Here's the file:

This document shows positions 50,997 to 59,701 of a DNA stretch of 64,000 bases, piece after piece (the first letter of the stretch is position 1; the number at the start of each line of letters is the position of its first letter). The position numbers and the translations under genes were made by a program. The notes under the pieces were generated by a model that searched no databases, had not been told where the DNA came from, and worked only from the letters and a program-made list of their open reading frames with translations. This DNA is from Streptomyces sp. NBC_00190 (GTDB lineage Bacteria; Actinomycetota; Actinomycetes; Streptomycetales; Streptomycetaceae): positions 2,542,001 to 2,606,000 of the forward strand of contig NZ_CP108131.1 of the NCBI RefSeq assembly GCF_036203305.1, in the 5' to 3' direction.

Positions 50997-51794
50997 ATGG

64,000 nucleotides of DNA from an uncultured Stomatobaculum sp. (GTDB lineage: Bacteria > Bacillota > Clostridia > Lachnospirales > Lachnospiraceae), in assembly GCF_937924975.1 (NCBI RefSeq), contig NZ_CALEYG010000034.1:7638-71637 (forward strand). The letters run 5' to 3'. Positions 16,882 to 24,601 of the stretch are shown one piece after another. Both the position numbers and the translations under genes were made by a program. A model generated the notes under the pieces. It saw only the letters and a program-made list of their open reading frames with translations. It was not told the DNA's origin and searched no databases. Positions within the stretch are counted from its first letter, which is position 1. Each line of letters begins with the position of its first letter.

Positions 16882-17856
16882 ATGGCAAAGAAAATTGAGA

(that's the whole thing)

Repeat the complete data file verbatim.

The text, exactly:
This document shows positions 50,997 to 59,701 of a DNA stretch of 64,000 bases, piece after piece (the first letter of the stretch is position 1; the number at the start of each line of letters is the position of its first letter). The position numbers and the translations under genes were made by a program. The notes under the pieces were generated by a model that searched no databases, had not been told where the DNA came from, and worked only from the letters and a program-made list of their open reading frames with translations. This DNA is from Streptomyces sp. NBC_00190 (GTDB lineage Bacteria; Actinomycetota; Actinomycetes; Streptomycetales; Streptomycetaceae): positions 2,542,001 to 2,606,000 of the forward strand of contig NZ_CP108131.1 of the NCBI RefSeq assembly GCF_036203305.1, in the 5' to 3' direction.

Positions 50997-51794
50997 ATGG

64,000 nucleotides of DNA from an uncultured Stomatobaculum sp. (GTDB lineage: Bacteria > Bacillota > Clostridia > Lachnospirales > Lachnospiraceae), in assembly GCF_937924975.1 (NCBI RefSeq), contig NZ_CALEYG010000034.1:7638-71637 (forward strand). The letters run 5' to 3'. Positions 16,882 to 24,601 of the stretch are shown one piece after another. Both the position numbers and the translations under genes were made by a program. A model generated the notes under the pieces. It saw only the letters and a program-made list of their open reading frames with translations. It was not told the DNA's origin and searched no databases. Positions within the stretch are counted from its first letter, which is position 1. Each line of letters begins with the position of its first letter.

Positions 16882-17856
16882 ATGGCAAAGAAAATTGAGA